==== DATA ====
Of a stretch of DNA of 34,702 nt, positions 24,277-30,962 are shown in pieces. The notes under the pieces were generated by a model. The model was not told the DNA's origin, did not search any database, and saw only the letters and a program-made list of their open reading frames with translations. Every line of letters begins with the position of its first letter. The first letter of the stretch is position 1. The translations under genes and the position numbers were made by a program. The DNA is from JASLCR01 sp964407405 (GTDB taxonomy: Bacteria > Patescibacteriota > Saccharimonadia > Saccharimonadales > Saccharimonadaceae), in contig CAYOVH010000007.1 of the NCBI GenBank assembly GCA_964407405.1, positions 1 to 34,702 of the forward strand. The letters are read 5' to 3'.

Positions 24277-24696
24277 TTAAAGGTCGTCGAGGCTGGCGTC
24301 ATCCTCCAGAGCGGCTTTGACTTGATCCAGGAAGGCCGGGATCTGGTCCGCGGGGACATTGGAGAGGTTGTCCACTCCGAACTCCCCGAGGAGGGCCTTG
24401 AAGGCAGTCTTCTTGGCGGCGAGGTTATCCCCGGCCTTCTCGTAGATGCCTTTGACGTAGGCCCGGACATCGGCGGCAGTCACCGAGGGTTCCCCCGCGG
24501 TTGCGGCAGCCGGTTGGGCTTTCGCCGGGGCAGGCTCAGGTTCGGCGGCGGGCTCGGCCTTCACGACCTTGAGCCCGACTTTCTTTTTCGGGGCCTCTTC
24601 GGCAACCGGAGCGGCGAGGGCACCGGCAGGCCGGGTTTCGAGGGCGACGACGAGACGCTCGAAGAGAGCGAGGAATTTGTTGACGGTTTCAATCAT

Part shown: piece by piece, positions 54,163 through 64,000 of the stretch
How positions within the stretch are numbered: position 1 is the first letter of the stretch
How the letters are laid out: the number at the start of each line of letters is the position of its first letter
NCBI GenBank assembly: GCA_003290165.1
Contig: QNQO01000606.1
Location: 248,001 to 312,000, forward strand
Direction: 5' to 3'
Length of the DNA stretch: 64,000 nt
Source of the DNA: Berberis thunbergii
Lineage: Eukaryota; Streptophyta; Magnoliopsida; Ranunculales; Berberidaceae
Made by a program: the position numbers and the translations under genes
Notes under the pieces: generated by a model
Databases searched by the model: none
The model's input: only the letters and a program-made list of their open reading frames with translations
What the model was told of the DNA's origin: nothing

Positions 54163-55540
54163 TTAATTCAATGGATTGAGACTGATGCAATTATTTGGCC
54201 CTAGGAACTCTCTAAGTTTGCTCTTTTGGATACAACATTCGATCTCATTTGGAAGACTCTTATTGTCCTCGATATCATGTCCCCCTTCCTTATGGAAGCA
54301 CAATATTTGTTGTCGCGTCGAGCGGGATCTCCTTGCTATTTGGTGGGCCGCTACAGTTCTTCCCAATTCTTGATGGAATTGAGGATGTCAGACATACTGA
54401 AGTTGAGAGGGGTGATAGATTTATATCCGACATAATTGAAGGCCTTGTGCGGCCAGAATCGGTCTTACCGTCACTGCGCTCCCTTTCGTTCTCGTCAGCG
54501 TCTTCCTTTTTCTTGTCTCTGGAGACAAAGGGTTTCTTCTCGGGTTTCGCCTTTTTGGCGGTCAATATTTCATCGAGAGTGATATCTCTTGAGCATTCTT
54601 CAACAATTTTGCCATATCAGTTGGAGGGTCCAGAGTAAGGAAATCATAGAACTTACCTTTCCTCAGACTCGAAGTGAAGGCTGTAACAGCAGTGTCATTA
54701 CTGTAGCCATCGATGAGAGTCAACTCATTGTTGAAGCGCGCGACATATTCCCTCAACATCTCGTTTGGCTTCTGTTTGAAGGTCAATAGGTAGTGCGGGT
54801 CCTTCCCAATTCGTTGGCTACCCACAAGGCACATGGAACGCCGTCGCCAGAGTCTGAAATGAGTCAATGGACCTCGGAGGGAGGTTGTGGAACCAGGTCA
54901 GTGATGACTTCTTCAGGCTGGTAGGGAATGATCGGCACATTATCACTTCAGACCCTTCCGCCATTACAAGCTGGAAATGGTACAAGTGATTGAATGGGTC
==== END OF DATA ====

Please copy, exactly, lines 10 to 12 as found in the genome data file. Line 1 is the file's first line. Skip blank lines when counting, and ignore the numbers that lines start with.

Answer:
How the letters are laid out: the number at the start of each line of letters is the position of its first letter
NCBI GenBank assembly: GCA_003290165.1
Contig: QNQO01000606.1